AMPed Up

The Five: Sustainable Agriculture

March/April 2015 Issue

We asked five Arkansas farmers the logistics behind turning sustainable agriculture into sustainable business.
Photos courtesy of businesses


TheFive-ChrisHiryakChris Hiryak

Little Rock Urban Farming

One advantage of urban farming is that it allows you to “stay in tune with the heartbeat and pulse of the community, and constantly get feedback from them that they want the products you are producing,” said Chris Hiryak, director of Little Rock Urban Farming (LRUF), an urban farm on G Street in the capitol city.

“[There is] a rising demand in our nation for not just organic food, but regionally produced food. Communities are being built around their food systems,” he said. “In the Little Rock market, we are having a cultural explosion in the food scene. A ton of new restaurants are focused on serving high quality foods. People want to know where their food is produced, going to want to know the people who are producing it. The trend is going to be towards high quality, regionally based, sustainably produced foods.”

Despite the limited amount of space available, LRUF optimizes every square inch. The farm’s location allows Hiryak to be “not just in proximity” to the community he serves, but also close enough to regularly host events and be very accessible to community members.

In addition to being a resource for the community, LRUF is also dedicated to teaching apprentices and interns, a farmer incubation model that allows people interested in farming to learn through hands-on experience.

“We’d like to take what we’ve learned in our food lab over here on G Street and use that data to push us into the next phase of development, and find a place where we can amplify our production to meet the demands,” Hiryak said.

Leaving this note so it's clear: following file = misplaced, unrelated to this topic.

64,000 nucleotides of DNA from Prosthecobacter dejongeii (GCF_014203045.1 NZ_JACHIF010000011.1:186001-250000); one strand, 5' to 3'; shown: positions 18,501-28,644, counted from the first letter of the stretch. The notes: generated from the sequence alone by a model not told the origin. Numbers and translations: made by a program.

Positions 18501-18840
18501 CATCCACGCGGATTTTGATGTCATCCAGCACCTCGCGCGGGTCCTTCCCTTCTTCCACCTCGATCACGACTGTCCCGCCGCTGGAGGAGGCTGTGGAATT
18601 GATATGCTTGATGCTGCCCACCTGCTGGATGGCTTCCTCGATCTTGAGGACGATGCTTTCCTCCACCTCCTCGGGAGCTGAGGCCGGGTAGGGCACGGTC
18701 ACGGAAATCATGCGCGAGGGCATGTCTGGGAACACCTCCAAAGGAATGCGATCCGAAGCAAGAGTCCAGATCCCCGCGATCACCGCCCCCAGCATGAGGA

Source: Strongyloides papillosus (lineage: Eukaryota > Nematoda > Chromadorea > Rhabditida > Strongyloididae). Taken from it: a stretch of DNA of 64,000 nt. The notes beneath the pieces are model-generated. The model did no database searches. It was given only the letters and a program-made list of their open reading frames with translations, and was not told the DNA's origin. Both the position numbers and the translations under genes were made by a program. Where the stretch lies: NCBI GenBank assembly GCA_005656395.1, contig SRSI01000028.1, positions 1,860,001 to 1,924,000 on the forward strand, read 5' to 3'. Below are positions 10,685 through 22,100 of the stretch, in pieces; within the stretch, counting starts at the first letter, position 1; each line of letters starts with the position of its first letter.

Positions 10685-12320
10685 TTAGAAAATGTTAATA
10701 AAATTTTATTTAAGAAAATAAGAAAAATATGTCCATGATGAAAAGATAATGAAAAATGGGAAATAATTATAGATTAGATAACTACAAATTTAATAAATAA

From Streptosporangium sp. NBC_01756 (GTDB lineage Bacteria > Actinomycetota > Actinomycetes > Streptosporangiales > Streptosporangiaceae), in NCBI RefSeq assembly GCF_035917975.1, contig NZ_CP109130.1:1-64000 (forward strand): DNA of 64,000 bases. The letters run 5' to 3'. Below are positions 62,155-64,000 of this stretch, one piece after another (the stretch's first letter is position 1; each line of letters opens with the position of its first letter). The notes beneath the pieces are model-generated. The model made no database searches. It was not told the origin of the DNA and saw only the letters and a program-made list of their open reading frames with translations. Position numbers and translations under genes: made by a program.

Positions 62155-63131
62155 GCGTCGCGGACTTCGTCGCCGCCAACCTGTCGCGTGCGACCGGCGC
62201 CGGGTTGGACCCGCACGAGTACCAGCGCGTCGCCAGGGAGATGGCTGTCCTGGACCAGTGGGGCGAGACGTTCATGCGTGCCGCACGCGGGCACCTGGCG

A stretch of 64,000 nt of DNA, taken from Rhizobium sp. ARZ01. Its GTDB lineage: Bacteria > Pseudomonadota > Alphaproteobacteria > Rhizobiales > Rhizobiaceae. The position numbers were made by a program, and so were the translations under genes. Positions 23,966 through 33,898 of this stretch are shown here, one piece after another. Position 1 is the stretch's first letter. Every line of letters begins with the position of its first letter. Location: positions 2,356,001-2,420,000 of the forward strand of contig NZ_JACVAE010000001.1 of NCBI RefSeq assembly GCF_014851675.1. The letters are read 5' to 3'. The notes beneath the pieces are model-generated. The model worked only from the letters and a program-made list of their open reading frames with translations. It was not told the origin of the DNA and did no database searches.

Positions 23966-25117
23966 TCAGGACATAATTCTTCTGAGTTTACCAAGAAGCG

“Arkansas has some of the richest soil and the most abundant amount of natural resources to produce foods. Our state has a lot of potential to be a major food-producing region,” he said. “I think we need more producers. We need more training. [We need more] people who want to make this their livelihood.”

TheFive-MarkCainMark Cain

Dripping Springs Garden

Mark Cain, co-owner and manager ofDripping Springs Garden and longtime board member of the Fayetteville Farmers’ Market, foresees a plentiful future for locally grown foods.

“It is a lifestyle choice for a lot of people. They choose to come to a farmers market and find a place to park, walk in and shop rather than going to a supermarket — to participate in the local community and have dollars go to the local community. It takes time do that, just like it takes time to farm organically,” Cain said.

And that’s a shift in decades-old shopping habits.